Striatal Cholinergic Interneuron Dysfunction in Parkinson’s Disease & its Therapy | NYU Langone Health

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Kang Lab Research Striatal Cholinergic Interneuron Dysfunction in Parkinson’s Disease & its Therapy

Striatal Cholinergic Interneuron Dysfunction in Parkinson’s Disease & its Therapy

Another part of the motor response complications in chronic Parkinson’s disease (PD) therapy often manifest as levodopa-induced dyskinesia (LID).  These involuntary abnormal movements can become debilitating and can limit the efficacy of levodopa.  We are searching for differential molecular and circuitry mechanisms of beneficial therapeutic response versus aberrant responses such as LID. While many factors contribute to LID, we previously showed that the severity of LID is reduced by selectively killing striatal cholinergic interneurons (ChIs), indicating their prominent and presumably selective contribution to LIDs.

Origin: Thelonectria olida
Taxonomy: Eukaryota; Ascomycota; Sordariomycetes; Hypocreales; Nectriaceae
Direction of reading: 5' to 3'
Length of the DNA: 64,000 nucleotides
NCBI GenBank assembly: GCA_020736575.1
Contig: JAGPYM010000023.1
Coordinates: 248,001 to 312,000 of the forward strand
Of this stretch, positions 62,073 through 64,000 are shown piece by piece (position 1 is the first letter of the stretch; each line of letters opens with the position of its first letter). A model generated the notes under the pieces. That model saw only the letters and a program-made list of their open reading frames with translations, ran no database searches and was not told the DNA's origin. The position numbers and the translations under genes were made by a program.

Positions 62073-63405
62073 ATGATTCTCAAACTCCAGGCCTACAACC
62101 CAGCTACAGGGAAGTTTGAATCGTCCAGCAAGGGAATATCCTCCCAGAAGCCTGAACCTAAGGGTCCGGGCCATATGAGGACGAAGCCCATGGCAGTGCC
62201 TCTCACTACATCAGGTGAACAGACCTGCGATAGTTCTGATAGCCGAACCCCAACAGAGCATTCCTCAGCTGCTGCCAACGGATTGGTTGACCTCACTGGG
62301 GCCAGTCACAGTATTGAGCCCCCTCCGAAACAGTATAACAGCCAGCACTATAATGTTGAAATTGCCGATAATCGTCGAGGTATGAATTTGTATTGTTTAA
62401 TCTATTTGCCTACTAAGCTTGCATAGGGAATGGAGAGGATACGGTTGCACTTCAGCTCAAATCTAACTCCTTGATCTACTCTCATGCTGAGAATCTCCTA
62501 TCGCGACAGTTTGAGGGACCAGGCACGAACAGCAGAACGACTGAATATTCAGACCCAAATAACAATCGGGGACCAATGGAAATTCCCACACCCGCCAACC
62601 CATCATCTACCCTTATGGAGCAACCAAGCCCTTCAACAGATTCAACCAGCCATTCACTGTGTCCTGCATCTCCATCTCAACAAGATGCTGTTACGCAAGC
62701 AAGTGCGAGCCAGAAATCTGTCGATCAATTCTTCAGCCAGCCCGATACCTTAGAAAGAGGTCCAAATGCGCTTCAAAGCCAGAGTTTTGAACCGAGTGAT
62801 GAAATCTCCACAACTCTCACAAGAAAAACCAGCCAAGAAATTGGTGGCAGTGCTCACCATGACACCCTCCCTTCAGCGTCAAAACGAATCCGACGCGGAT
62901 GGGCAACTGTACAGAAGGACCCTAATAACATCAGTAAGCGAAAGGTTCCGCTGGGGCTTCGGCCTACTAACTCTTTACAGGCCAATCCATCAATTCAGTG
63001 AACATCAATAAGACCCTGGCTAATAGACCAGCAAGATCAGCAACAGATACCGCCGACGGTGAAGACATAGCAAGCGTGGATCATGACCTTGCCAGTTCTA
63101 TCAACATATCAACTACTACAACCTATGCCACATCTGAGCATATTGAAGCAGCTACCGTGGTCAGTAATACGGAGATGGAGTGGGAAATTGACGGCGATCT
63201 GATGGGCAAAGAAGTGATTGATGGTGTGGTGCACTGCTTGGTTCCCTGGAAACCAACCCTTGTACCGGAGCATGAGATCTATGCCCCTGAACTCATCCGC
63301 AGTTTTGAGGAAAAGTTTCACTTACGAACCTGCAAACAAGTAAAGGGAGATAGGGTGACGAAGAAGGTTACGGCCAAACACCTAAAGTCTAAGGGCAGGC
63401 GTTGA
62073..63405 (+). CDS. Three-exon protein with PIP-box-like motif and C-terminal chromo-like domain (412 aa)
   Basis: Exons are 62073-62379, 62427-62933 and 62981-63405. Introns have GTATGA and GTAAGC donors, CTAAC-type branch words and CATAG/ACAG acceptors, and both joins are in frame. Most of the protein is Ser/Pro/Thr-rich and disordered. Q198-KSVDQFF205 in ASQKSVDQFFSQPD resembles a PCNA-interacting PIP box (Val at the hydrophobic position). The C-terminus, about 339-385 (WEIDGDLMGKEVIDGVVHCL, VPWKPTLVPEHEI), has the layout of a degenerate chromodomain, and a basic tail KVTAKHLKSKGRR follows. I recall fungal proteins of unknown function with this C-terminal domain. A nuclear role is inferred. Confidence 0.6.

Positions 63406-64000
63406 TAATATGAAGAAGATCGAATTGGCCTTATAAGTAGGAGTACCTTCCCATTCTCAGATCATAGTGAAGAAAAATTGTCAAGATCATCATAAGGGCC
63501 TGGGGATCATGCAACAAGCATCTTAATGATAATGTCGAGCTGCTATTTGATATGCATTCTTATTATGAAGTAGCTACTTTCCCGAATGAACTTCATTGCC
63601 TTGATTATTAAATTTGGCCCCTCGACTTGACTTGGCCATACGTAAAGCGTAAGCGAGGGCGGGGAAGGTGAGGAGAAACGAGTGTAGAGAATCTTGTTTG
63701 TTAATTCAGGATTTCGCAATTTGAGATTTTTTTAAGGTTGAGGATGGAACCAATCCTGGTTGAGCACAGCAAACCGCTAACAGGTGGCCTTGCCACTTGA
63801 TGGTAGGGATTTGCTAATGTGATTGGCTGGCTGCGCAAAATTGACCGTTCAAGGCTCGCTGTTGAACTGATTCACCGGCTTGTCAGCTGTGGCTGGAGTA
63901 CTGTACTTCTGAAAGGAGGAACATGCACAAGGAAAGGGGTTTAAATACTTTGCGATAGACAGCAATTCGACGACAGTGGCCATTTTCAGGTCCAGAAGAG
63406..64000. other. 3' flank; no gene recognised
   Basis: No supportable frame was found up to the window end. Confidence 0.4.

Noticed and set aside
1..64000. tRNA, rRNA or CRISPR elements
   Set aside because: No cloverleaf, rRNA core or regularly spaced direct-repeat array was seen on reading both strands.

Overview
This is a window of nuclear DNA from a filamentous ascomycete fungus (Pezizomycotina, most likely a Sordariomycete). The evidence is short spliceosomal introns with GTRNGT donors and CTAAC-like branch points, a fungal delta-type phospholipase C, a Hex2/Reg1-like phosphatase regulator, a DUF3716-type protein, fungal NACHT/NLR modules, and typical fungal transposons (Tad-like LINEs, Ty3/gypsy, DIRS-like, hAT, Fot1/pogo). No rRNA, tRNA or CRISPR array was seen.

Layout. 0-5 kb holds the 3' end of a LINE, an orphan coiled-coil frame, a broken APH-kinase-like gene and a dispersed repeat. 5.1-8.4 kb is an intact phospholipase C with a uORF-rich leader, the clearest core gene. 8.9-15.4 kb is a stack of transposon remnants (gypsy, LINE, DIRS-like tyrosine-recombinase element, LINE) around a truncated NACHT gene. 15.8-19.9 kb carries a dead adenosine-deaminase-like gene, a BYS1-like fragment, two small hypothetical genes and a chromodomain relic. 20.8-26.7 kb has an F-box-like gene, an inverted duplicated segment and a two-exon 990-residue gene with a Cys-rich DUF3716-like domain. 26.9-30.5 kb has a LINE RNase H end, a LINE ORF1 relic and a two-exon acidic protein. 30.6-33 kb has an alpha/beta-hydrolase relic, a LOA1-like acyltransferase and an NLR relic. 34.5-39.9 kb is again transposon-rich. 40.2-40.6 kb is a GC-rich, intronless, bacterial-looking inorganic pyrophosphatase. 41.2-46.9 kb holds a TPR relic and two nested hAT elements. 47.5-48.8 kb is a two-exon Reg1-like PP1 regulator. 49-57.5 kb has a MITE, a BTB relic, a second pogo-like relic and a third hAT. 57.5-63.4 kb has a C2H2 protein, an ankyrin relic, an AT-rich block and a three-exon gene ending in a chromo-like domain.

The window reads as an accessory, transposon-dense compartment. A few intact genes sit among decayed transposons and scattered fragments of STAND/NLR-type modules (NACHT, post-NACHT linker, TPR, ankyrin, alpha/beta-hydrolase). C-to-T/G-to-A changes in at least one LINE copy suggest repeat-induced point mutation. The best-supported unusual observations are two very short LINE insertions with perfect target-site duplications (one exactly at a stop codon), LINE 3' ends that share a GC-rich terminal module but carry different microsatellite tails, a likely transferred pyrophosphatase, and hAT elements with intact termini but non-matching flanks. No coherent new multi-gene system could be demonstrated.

We are currently investigating how ChIs contribute to LID by assessing how their physiology changes in response to dopamine loss and levodopa treatment using slice and in vivo electrophysiology, ChI-selective RNA profiling, and direct modulation of ChI activity with chemogenetic and optogenetic techniques.

3D reconstruction of striatal cholinergic neurons filled with biocytin after electrophysiological recording in slice preparation.
Immunostaining of pERK-expressing cells and cholinergic neurons (cholineacetyl transferase) show shift of pERK expression from spiny projection neurons (acute) to cholinergic interneurons after chronic levodopa treatment (7 weeks) in mice that develop levodopa-induced dyskinesia.

Note: In the image above, immunostaining of pERK-expressing cells is shown in green and immunostaining of cholinergic neurons (cholineacetyl transferase) is marked in red. (Ding Y … Kang UJ. Enhanced striatal cholinergic neuronal activity mediates L-DOPA-induced dyskinesia in parkinsonian mice. PNAS. 2011. DOI.)